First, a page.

With only three per cent of all practitioners across industries being Black, according to The American Institute of Graphic Arts, design exhibits the same biases, stigmas and stereotypes as most other professions. Worse, it often does so from behind an outwardly liberal and inclusive facade. How do we create redress, and, importantly, make it last longer than one news cycle? That was the question Frame founder Robert Thiemann wanted to bring to the latest #FrameLive panel, including Bhavin Taylor, founder of the eponymous London-based interior-design studio, and Stephen Burks, founder of New York-based practice Stephen Burks Man Made.

Taylor opened with an image from the 2016 film Hidden Figures, which showed actress Octavia Spencer as mathematician Dorothy Vaughn, standing in the centre of a room of white males. Taylor felt that Vaughn’s struggle as a black woman trying make herself visible within her industry resonated with BAME designers’ experience of entering the creative arts. ‘When I grew up there were never any role models, be that in magazines, TV, or in the industry itself,’ he explained. ‘I had no one to look up to.’ Taylor noted that when he studied interior design, he was one of only two people of colour in his class, something that he links directly to this lack of aspirational figures. ‘Coming from an Indian background, a career in a creative field isn't the norm – it’s not seen by our parents as offering enough security’.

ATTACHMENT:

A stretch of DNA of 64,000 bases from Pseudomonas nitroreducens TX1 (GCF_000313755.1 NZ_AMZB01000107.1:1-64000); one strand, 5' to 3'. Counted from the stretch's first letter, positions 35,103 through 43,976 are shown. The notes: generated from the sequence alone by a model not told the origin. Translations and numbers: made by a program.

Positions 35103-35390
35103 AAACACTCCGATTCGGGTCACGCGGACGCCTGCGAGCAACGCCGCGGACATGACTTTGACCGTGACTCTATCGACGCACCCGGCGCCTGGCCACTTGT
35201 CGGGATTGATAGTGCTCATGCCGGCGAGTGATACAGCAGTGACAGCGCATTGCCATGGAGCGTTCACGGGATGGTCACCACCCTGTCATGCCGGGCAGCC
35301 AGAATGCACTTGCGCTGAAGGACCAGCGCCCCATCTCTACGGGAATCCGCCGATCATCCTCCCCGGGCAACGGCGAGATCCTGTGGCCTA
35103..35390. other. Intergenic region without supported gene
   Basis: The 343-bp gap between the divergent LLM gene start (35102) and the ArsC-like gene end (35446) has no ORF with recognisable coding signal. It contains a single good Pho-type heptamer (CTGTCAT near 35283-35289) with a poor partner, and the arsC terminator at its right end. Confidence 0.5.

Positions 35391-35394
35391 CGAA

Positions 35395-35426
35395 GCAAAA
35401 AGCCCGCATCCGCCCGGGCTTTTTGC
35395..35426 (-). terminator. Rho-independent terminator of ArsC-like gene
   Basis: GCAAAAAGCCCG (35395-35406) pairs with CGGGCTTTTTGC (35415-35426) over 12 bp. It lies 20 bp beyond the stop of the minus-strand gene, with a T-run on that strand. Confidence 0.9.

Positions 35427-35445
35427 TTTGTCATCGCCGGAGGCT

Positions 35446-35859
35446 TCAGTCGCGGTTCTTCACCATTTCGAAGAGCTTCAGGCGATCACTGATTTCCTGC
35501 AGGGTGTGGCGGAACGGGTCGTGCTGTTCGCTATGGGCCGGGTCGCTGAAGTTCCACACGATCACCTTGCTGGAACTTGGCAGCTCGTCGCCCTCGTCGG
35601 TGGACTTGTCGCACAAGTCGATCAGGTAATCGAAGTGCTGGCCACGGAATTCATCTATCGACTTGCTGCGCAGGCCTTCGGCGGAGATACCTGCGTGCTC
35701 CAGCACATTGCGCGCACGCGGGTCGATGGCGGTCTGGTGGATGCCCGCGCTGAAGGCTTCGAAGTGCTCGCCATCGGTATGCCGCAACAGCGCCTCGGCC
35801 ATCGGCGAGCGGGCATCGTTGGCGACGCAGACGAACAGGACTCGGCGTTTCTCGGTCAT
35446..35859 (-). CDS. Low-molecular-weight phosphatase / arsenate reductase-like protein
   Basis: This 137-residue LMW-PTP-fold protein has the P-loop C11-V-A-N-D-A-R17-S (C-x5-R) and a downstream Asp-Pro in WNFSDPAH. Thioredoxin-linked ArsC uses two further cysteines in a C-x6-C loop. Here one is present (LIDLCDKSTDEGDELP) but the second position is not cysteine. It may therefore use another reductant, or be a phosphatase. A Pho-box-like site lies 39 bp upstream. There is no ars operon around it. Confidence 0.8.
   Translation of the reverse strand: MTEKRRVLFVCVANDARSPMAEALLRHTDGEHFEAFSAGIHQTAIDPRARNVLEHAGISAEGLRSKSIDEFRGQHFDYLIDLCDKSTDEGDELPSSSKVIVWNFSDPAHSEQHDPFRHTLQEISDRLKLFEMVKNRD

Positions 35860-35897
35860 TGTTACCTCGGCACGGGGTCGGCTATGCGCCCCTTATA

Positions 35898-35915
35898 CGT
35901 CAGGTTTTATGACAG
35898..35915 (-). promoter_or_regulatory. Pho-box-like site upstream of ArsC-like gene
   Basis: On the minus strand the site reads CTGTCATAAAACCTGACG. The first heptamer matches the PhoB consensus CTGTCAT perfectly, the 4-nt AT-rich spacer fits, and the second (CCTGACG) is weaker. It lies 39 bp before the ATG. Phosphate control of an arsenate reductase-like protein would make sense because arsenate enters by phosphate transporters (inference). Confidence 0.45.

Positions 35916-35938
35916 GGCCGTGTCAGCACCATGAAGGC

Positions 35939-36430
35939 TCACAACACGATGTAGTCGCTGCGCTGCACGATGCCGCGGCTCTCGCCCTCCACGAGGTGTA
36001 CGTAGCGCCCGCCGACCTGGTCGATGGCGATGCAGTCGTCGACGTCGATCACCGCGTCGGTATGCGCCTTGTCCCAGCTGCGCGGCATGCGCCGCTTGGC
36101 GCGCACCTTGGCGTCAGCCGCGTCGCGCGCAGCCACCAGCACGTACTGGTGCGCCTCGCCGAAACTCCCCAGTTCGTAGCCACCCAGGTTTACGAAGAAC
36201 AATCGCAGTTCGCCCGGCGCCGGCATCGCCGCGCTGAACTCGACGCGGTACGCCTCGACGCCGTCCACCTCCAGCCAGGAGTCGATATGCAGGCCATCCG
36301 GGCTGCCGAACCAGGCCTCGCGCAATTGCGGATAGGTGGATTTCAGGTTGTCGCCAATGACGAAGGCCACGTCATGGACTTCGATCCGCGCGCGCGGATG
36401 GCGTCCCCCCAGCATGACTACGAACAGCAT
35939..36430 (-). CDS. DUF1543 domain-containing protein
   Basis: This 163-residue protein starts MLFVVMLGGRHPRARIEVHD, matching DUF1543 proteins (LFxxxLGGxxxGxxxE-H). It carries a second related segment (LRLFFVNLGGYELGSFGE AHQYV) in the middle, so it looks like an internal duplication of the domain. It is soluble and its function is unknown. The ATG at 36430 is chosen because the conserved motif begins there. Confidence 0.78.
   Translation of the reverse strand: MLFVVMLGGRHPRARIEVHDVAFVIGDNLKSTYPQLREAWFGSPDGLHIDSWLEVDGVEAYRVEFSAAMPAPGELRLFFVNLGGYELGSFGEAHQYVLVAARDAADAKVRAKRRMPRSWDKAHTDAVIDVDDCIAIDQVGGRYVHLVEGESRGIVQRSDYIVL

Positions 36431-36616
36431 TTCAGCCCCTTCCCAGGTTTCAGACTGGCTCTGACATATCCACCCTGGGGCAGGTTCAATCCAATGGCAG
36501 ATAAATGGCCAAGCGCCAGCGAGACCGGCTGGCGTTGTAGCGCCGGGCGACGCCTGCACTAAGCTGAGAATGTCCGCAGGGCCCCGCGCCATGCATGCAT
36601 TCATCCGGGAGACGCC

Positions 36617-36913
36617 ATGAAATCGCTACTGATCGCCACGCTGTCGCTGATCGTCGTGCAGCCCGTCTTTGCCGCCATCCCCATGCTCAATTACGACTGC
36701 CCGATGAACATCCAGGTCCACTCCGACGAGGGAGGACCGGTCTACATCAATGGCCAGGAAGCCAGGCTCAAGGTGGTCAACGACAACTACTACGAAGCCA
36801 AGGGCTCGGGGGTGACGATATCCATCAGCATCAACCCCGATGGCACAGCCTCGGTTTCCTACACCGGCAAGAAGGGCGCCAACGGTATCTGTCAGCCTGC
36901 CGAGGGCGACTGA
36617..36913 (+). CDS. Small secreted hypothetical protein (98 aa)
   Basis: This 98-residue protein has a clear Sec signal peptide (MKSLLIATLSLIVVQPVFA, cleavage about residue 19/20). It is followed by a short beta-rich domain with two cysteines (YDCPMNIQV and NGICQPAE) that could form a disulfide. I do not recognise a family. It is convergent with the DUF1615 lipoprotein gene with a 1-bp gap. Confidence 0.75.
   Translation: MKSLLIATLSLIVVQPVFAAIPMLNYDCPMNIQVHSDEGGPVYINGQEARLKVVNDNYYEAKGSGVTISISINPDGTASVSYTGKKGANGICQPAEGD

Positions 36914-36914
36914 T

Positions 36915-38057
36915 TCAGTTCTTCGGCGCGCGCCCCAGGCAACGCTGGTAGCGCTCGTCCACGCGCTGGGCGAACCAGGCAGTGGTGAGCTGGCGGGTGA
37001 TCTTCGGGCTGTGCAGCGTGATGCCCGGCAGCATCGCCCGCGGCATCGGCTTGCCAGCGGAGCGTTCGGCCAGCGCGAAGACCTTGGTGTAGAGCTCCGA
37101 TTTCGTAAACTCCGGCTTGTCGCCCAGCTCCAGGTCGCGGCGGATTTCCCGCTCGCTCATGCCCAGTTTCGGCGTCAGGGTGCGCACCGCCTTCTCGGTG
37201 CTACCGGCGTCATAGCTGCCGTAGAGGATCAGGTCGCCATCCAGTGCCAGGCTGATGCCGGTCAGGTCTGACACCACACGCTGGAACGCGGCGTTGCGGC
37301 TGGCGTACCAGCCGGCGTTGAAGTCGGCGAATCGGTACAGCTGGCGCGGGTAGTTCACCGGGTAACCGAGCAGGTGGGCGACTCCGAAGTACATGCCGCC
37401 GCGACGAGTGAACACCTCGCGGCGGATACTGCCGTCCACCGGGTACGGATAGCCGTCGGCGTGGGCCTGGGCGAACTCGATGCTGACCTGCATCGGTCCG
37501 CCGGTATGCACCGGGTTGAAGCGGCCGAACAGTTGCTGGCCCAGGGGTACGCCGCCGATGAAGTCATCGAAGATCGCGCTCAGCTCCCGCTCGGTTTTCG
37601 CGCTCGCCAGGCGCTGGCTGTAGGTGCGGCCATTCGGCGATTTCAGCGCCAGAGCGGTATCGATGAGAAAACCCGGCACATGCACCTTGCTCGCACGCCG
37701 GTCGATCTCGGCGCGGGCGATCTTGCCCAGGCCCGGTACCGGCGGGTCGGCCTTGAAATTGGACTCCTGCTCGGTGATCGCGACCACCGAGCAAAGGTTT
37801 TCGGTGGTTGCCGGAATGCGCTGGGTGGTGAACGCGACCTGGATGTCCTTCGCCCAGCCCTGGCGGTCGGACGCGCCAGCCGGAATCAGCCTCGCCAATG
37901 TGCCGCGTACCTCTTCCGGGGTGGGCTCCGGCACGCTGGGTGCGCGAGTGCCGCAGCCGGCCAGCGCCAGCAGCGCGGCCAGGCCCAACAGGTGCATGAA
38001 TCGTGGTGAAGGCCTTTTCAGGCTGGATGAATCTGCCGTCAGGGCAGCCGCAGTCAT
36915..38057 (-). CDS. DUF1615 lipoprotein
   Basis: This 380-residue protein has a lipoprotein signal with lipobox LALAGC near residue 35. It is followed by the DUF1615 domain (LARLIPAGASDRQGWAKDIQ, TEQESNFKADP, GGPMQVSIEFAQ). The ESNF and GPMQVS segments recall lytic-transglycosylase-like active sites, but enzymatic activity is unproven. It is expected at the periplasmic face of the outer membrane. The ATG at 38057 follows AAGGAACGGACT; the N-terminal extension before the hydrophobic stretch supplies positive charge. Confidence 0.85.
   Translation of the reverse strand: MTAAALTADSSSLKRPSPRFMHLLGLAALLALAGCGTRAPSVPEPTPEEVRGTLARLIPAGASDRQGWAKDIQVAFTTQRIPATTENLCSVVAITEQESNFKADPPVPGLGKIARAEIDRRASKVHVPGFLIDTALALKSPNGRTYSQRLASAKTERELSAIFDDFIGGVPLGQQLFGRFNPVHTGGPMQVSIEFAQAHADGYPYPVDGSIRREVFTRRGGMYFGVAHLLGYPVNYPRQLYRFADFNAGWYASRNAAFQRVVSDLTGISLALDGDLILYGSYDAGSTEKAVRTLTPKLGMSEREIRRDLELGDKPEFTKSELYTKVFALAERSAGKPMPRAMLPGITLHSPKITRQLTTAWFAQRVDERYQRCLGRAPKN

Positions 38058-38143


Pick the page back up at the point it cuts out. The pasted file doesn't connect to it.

The question of why there aren't more people with a BAME background in our industry is a bit ridiculous. . .it’s a question of the advantage versus the disadvantage

Burks thought ‘the question of why there aren't more people with a BAME background in our industry is a bit ridiculous. . .it’s a question of the advantage versus the disadvantage,’ he stated. ‘And the disadvantage has been being disadvantaged for hundreds of years.’ He agreed that media does – or rather should – play an important role in resolving this, though too often the press pay little more than lip service to the issue of diversity. ‘If we look at this panel, if we look at the way the media, and let's say, white people in general, approach this problem, it’s always to make it the black man's responsibility to answer the question. Why, why, why? And it's always the white man's responsibility to apologize.’